Hazbani gain. Have you ever been to liechtenstein? If it was a normal world then the Golan + Shaba + El Hama would become a principlity, with Joumblat the rulling Prince. He could still live in Lebanon, or Paris if he so desire. It would border on Leb. Isr. Syria. Jordan. And all of these will agree to keep it neutral "for ever". The citizens of this paradise will be able to work, study, live, play in all these countris without a viza. You could ski in the winter, take the hot bath of El Hama, fish in the sea of Galili, eat the best apples in the world. some of our friends will build there casinoes better than Las Vegas. others will build a beautifull Hospital for the rich.God it will be some thing. And this is all because I did not listen to Jeha and did not take my pill.

John said...

מר חצבאני שלום:
אני ושאר עורכי הבלוג נשמח ליצור קשר איתך. מתי שיהיה לך הזדמנות, שלח אימייל לכתובת הנ''ל:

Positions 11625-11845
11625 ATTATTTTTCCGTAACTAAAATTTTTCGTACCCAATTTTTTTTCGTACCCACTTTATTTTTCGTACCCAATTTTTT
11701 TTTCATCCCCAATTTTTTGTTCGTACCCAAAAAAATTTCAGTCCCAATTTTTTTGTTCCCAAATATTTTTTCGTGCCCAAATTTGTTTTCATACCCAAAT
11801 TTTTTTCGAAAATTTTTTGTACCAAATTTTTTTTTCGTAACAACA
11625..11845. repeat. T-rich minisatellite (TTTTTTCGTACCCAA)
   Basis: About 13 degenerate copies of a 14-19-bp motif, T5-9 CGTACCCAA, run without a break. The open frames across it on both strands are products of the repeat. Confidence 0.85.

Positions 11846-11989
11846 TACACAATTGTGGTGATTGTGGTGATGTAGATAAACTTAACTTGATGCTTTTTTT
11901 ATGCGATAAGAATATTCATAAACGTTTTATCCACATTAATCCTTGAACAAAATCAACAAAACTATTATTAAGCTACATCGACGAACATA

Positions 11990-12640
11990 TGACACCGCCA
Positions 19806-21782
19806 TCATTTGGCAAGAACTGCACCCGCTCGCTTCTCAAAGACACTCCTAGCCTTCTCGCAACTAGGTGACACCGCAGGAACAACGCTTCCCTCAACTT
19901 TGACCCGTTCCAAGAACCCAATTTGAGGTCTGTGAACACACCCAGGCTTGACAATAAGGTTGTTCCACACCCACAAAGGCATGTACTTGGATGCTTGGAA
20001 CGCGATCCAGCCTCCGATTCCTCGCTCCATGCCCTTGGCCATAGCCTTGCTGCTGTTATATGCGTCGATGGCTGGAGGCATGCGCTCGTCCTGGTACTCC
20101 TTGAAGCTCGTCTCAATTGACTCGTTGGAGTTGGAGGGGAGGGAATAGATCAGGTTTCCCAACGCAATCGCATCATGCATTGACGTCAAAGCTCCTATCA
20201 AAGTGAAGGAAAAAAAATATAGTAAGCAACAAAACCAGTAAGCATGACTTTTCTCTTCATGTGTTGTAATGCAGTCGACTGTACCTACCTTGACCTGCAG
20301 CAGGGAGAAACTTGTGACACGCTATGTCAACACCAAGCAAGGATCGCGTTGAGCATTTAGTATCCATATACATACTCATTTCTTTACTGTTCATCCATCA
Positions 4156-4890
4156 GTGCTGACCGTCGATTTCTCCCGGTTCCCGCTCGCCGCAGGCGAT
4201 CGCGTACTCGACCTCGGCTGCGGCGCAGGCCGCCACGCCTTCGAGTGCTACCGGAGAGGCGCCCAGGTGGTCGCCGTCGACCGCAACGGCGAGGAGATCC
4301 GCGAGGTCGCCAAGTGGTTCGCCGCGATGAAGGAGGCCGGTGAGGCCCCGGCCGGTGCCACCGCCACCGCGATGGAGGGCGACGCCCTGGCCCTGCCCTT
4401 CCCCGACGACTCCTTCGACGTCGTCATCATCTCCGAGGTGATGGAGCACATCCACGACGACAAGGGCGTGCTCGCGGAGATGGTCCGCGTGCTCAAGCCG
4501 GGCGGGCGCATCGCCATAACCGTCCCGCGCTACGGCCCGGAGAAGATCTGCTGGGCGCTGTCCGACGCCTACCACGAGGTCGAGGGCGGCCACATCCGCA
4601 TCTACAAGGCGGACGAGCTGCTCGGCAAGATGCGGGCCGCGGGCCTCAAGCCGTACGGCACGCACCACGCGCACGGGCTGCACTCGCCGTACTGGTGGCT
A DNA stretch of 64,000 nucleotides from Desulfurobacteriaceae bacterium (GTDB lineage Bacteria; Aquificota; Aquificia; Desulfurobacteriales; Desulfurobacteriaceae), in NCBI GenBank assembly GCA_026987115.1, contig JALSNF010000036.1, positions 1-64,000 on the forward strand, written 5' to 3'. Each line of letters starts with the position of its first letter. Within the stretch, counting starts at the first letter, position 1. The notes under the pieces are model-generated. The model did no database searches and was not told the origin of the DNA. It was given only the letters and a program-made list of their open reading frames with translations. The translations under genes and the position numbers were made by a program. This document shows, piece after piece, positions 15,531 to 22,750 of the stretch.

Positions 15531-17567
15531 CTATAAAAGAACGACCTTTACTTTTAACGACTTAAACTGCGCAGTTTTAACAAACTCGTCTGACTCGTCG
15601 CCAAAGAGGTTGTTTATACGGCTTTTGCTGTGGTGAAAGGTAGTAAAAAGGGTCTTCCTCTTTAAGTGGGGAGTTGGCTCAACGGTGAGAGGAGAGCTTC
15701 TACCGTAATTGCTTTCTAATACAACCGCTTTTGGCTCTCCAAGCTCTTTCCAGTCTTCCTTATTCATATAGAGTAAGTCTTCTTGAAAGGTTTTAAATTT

jbkishkushim aT gmail dOt com .
אנחנו מאוד מעוניים ברקע המשפחתי .

zed said...

...the agreement with North Korea, which, strange as it may seem, could even earn Bush a Nobel Peace Prize. Bitterly opposed by John Bolton, the North Korea deal basically marked a return to the Korea policy of Bill Clinton.

Huh? Earn whom a Nobel?

As you note, it was Clinton's agreement. Or Bill Richardson's. Not Bush's. I suspect the Nobel committee will realize that.

(In fact, while it is similar, this deal has somewhat worse terms for the USA than the one negotiated under Clinton.)